Exascale Potholes for HPC: Execution Performance and Variability Analysis of the Flagship Application Code HemeLB
TimeThursday, 12 November 20204pm - 4:30pm EDT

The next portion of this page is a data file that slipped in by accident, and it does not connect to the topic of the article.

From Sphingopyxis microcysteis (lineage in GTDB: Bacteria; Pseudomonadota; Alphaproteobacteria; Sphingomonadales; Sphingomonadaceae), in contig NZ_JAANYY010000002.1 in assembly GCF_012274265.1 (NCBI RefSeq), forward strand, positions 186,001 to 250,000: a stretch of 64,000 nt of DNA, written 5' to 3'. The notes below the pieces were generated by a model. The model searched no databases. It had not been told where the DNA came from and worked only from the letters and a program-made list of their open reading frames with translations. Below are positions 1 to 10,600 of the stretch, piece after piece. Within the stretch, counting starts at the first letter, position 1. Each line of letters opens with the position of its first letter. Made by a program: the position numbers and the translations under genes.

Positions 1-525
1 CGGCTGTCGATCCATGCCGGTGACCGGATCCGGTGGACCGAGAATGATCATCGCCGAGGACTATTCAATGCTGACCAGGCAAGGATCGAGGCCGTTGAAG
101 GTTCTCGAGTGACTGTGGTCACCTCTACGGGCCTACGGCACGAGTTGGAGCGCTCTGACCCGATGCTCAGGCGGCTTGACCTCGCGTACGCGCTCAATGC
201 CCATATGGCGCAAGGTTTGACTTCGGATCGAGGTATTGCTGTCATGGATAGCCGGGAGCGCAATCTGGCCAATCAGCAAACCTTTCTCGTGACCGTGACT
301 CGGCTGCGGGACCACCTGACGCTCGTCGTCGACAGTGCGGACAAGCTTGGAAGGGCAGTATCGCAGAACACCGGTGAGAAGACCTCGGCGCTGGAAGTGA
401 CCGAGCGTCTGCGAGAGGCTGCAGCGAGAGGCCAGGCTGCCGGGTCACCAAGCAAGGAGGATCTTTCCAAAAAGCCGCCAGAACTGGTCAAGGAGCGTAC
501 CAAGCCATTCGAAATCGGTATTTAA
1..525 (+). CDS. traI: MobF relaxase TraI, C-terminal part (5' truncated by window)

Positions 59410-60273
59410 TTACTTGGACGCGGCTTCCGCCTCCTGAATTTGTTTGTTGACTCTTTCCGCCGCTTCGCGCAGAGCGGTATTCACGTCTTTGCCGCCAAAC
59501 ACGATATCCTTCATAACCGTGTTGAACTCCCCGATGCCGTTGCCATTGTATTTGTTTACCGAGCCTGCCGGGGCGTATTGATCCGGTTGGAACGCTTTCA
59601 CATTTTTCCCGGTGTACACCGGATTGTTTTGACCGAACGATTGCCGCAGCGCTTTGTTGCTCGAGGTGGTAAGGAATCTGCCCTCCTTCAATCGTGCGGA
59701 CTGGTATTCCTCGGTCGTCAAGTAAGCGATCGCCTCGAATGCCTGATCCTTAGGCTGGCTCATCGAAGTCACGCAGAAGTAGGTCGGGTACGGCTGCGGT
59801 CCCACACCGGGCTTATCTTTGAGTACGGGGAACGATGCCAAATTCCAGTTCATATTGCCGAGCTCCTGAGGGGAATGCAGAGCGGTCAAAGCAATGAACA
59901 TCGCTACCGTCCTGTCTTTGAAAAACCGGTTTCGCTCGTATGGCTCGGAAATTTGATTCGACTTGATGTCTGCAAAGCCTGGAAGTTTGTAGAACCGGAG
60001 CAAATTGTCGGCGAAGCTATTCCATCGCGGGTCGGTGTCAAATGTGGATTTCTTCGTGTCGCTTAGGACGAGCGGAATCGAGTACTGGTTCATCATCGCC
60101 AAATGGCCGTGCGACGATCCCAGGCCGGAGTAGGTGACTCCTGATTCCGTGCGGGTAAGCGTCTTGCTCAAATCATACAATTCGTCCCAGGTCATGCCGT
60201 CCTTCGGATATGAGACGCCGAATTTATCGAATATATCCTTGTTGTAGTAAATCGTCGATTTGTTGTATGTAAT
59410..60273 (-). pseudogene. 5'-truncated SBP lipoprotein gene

DescriptionPerformance measurement and analysis of parallel applications is often challenging, despite many excellent commercial and open-source tools being available. Currently envisaged exascale computer systems exacerbate matters by requiring extremely high scalability to effectively exploit millions of processor cores. Unfortunately, significant application execution performance variability arising from increasingly complex interactions between hardware and system software makes this situation much more difficult for application developers and performance analysts alike. This work considers the performance assessment of the HemeLB exascale-flagship application code from the EU HPC Centre of Excellence (CoE) CompBioMed running on the SuperMUC-NG Tier-0 leadership HPC system, using the methodology of the Performance Optimization and Productivity (POP) CoE. Although 80% scaling efficiency is maintained to over 100,000 MPI processes, disappointing initial performance with more processes and corresponding poor strong scaling was identified to originate from the same few compute nodes in multiple runs, which later system diagnostic checks found had faulty DIMMs and lackluster performance. Excluding these compute nodes from subsequent runs improved performance of executions with over 300,000 MPI processes by a factor of five, resulting in 190x speed-up compared to 864 MPI processes. While communication efficiency remains very good up to the largest scale, parallel efficiency is primarily limited by load balance found to be largely due to core-to-core and run-to-run variability from excessive stalls for memory accesses, which affect many HPC systems with Intel Xeon Scalable processors. The POP methodology for this performance diagnosis is demonstrated via a detailed exposition with widely deployed standard measurement and analysis tools.